Bennington officials react to NYT heroin articleBy Patrick McArdle
STAFF Writer | March 15,2014BENNINGTON — Community leaders came together Friday to formulate a response to a New York Times article about heroin use, which some said painted Bennington in an unbalanced and negative light.
Select Board Chairman Joseph Krawczyk Jr. said it was important to make a formal response. But he said the community should “not run away from the fact that we recognize that we do have an issue here that we’ve got to solve, but at the same time, we know that and we’re taking steps to solve that problem.”
The article was published March 5 and carried the headline: “Heroin Scourge Overtakes A ‘Quaint’ Vermont Town.”
Krawczyk said of the article: “It painted the town of Bennington in a very bad light ... To say that we have turned our back on an issue here, which is addiction to drugs of any type, is not true.”
Sue Maguire, principal of Mount Anthony Union High School, said her biggest concern was a quote attributed to Trooper Wayne Godfrey of the Vermont State Police alluding to heroin use by high school students.
“Everyone is doing it,” Godfrey said in the Times article. “It’s in the high school. The kids are doing it right in school. You find baggies in the hallway.”
MAU was not named, but Maguire said it wasn’t true.
“Everyone isn’t using heroin,” she said. “We’ve never found a baggie of heroin or any drug sitting in the hallway and kids obviously aren’t shooting up and using drugs in the hallways.”
Maguire added, “For me, that particular quote sensationalized a really serious problem that we face like every other community, but the sensationalism was at the expense of our kids and our school.”
Bennington Police Chief Paul Doucette supported Maguire. He said the high school was in his department’s jurisdiction and he was not aware of any investigation that found heroin in the school halls or heroin use in the building.
However, he also said he knew Godfrey and said he was a good police officer. He said he hoped the community could move past the comment and look at drug abuse in the community.
Doucette said local law enforcement has been doing its part, sharing resources and working with community members who have begun to bring information to police because they’re tired of seeing drugs in their town.
“We have worked very hard with the Sheriff’s Department, the Vermont State Police, the New York State Police, Rensselaer County Sheriff’s Department and the Bennington County state’s attorney’s office to locate, put a case together, apprehend and prosecute people that are dealing drugs in our community,” he said. “And I think that we’ve done very well at that.”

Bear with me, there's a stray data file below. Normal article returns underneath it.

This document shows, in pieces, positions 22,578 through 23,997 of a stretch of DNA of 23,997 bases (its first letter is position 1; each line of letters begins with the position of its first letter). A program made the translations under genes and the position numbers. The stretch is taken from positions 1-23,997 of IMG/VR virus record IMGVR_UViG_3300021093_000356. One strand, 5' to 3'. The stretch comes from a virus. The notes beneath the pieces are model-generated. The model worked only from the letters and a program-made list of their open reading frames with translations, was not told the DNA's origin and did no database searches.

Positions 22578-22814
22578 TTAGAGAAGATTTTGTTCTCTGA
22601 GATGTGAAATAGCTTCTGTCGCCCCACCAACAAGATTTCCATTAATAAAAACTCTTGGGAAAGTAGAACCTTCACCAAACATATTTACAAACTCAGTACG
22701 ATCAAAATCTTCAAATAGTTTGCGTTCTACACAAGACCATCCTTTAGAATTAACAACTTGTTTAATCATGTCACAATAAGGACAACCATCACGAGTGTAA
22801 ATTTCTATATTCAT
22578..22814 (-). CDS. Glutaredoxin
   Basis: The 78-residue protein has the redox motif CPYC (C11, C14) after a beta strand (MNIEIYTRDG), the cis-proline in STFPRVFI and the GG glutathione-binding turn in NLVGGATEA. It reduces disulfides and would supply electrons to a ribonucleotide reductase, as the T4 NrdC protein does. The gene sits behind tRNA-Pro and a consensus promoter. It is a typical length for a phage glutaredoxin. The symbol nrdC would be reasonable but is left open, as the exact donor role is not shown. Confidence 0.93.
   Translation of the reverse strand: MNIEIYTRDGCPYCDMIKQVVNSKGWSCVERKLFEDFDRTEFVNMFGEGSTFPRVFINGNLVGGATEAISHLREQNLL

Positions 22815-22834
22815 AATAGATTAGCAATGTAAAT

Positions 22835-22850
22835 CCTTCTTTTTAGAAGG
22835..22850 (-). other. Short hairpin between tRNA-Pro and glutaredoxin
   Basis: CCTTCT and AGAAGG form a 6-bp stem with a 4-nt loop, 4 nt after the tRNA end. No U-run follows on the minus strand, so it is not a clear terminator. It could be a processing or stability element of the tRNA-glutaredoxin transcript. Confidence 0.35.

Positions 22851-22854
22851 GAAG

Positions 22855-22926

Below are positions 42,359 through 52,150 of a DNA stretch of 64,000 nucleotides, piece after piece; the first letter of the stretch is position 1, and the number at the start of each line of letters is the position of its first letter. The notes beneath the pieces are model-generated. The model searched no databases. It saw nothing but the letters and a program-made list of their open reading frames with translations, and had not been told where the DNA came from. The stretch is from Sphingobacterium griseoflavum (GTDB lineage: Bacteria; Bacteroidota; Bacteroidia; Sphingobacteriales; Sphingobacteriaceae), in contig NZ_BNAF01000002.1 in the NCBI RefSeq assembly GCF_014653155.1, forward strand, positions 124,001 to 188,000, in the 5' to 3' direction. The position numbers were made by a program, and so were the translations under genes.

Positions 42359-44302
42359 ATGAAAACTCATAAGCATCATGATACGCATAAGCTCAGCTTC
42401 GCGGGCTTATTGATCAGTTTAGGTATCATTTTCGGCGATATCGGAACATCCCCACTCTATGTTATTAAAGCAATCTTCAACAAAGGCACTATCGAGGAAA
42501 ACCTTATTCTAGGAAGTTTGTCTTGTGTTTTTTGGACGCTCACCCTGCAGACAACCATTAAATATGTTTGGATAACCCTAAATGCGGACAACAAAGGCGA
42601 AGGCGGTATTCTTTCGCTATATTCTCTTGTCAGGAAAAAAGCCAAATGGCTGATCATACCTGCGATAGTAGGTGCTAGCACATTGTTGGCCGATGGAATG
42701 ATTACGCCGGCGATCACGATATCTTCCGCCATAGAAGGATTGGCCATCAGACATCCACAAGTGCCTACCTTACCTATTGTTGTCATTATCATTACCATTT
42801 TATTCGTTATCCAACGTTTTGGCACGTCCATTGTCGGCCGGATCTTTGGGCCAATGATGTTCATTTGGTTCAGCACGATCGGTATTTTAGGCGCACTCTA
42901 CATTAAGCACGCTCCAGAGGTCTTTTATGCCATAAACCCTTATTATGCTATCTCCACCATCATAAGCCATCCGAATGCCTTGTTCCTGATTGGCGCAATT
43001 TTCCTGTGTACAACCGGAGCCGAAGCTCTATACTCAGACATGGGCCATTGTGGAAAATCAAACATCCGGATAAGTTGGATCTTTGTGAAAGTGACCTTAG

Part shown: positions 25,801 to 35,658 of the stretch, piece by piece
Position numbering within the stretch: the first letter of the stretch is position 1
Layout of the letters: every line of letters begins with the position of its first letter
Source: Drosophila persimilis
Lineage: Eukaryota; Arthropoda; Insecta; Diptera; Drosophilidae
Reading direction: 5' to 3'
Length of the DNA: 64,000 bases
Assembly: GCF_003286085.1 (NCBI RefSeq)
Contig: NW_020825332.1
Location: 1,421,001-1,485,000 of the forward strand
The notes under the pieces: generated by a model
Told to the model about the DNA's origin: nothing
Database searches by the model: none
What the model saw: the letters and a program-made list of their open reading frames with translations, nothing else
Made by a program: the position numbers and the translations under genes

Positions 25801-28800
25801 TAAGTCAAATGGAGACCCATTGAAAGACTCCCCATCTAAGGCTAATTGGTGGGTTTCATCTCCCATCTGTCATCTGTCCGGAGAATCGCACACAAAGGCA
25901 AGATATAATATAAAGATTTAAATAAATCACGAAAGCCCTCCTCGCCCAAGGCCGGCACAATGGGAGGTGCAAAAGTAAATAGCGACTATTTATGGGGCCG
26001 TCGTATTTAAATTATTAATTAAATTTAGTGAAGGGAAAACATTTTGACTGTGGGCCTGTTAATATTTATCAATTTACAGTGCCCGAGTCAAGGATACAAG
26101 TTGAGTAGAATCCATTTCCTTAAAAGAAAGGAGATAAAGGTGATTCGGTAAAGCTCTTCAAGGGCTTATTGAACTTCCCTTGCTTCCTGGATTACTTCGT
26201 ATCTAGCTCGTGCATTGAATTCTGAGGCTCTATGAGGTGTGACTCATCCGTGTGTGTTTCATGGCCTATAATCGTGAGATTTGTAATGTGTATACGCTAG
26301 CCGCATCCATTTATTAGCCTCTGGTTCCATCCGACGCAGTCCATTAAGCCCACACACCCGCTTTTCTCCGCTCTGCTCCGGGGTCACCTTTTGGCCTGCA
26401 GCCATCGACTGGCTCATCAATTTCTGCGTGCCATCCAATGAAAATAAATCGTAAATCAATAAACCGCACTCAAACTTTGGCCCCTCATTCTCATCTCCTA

Doucette also talked about how police would like to do more to help than simply making arrests.
“Some of these people need help and in order to help them, there needs to be follow-through with these people that are arrested,” he said. “There needs to be a way that we can treat the people that we don’t arrest that realize they need help. You don’t have to be arrested to get help.”
Judith Fellowes-Miller, a local substance abuse prevention consultant for the state Department of Health, said much of her work involves trying to sift through perception and reality. She pointed out that the most recent Youth Risk Behavior Survey of MAU students, which is conducted every two years, found only 1 percent of the students said they’d tried heroin.
“This last article (in the New York Times) has reminded me, when I lived in Alaska, people would fly into Alaska and they would stay a week and then they would go away and they would write a book,” Fellowes-Miller said. “We all thought that was very humorous because the book was nothing like living in Alaska was like.”
While no one at the meeting on Friday said the article was entirely inaccurate or that drug addiction was not a problem in Bennington, there were other criticisms. Ralph Provenza, director of United Counseling Service in Bennington, said the article may have “overstated and oversimplified the problem.”
Town Manager Stuart Hurd, who has been directed by the Select Board to draft a response, said some of the quotes that were used were devastating, but he called the article “galvanizing” in bringing people together to look at the local drug problems.
“Our response to the Times is going to attempt to outline the things that we are all doing here to deal with the problem,” Hurd said. “I don’t think anyone in the community is running away from the problem or hiding their head in the sand. We’re not ignorant to what’s happening in this community and it’s happening everywhere.”
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